Consumers are unaware of the subcontracting and home-based labor that exists in our current supply chains. Due to the lack of transparency, brands have historically been unable to embrace and elevate these women. Yet, the global pandemic has created new urgency for understanding and scaling cottage industry models which the artisan sector has developed over centuries.
One barrier that exists is deliberate and scaled strategies for educating consumers on cottage industry production and the role of handwork in our current and future supply chains. A second barrier is strategic philanthropy: bridge capital to further scale the Nest model and increase access to tools and resources for artisan entrepreneurs. This capital is critical to invest in the human resources needed to meet the demand for new initiatives and create system-wide change that revolutionizes work in one of the largest informal sectors in the global economy.
Finally, there is insufficient understanding and value placed on the creative economy including the income and flexibility it brings to women around the globe. This supplemental income can be critical for paying off debt and building up savings and became a lifeline during the pandemic when many were furloughed or lost their primary source of income.
How would you leverage the larger platform, audience, and brand recognition as an Elevate Prize winner to further advance your impact?
Artisanal work has long been stereotyped as “niche” and “non-scalable”, with little data existing on the sector it has been ignored by philanthropy and governments for decades. After reviewing the 990s from the top 50 institutional funders in the United States and where investments and research were being made, we found only .02% was being invested in the craft sector. This lack of investment uncovers a significant gender bias given that 300M homeworkers exist globally, most of whom are women engaged in craft production. Winning this prize would help send a strong signal in legitimizing philanthropic investments in this long-overlooked sector, and help bring attention to the role cottage industries models must play in the future of work conversations to ensure that supply chains -- and work as we know it -- evolves in ways that are truly inclusive putting gender and racial equity at the center. Nest would leverage the connections and partnerships of MIT Solve to further advance the movement-building we are working to create. Engaging multi-stakeholders towards embracing homework structures and dispersed supply chains.
What is your approach to building a diverse, equitable, and inclusive leadership team?
At Nest, we believe diversity, equity, and inclusion are fundamental building blocks to be stronger, smarter, and more impactful. To us, diversity takes into account identified, lived religion/worship practices, military service status, able-bodiedness, language, educational pathways, and interdisciplinary expertise. To us, equity exists when individuals have equal opportunity to achieve success with support or services, to overcome structural barriers impacting individuals. To us, inclusion ensures all programs, organizational design, and leadership allow participants to equally voice perspectives and experiences, giving all points of view equal consideration for problem-solving, implementing solutions, creating programs or advancing Nest’s work and impact.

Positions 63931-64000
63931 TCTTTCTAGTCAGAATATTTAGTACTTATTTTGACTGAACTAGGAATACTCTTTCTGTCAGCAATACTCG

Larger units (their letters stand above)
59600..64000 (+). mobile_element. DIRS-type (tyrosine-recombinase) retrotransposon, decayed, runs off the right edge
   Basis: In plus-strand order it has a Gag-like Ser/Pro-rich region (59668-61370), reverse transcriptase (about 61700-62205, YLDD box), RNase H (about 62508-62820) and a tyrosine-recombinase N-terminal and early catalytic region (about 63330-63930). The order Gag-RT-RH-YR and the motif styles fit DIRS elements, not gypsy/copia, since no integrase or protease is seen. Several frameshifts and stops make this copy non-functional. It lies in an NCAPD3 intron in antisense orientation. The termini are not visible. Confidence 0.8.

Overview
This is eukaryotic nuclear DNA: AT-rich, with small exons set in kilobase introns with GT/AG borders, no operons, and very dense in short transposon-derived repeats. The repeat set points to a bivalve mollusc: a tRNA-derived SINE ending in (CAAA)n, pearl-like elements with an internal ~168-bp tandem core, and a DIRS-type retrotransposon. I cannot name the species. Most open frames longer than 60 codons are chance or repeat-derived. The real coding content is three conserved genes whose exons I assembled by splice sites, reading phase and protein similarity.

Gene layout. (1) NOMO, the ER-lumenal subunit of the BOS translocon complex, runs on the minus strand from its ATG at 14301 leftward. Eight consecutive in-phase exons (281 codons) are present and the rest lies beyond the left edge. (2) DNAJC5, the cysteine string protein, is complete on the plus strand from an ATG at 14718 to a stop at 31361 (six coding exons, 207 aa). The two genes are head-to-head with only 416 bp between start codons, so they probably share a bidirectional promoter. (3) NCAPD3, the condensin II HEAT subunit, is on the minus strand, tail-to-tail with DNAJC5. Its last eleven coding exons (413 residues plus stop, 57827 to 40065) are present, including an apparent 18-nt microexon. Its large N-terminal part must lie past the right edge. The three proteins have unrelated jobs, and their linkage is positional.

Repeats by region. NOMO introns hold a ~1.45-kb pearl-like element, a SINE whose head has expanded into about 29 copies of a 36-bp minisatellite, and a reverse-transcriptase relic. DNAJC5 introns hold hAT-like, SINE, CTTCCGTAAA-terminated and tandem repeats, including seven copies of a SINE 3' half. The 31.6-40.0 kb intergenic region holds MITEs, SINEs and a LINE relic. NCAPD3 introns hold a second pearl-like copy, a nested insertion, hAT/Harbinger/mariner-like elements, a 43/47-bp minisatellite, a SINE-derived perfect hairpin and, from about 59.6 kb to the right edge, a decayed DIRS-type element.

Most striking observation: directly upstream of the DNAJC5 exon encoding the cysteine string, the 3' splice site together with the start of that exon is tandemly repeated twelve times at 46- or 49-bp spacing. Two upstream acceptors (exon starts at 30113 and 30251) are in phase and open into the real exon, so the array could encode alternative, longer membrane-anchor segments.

We are undertaking multiple steps to ensure a more inclusive leadership team and organizational design overall:
Created new hiring processes: rather than relying on interviews which can inequitably favor certain personalities that “interview well,” we use models that showcase work style, process, and creative thinking.
Nest invests in DEI training for the leadership team and the staff
Nest maintains and continues to develop a lateral leadership model that leans into expertise rather than hierarchy
Additionally, we see our stakeholders as leaders and hire locally (nationally and internationally) to the extent possible, ideally hiring maker entrepreneurs themselves interested in diversifying their career opportunities.
How are you and your team well-positioned to address the problem you are solving?
Nest has been a leader in the handworker space for 15 years by engaging stakeholders at every level, impacting makers and artisans on the ground in over 119 countries, influencing corporate policy shifts and uncovering unprecedented data on the sector.
Nest’s program and approach has been endorsed and adopted by prominent industry leaders, including Patagonia, Target, West Elm, PVH, Etsy and Amazon. Nest has 1500+ small and micro-businesses participating in our work, leading to beneficiary informed and data backed programming approaches. Philanthropic partners have included Bloomberg Philanthropies, OAK Foundation and Mastercard’s Center for Inclusive Growth.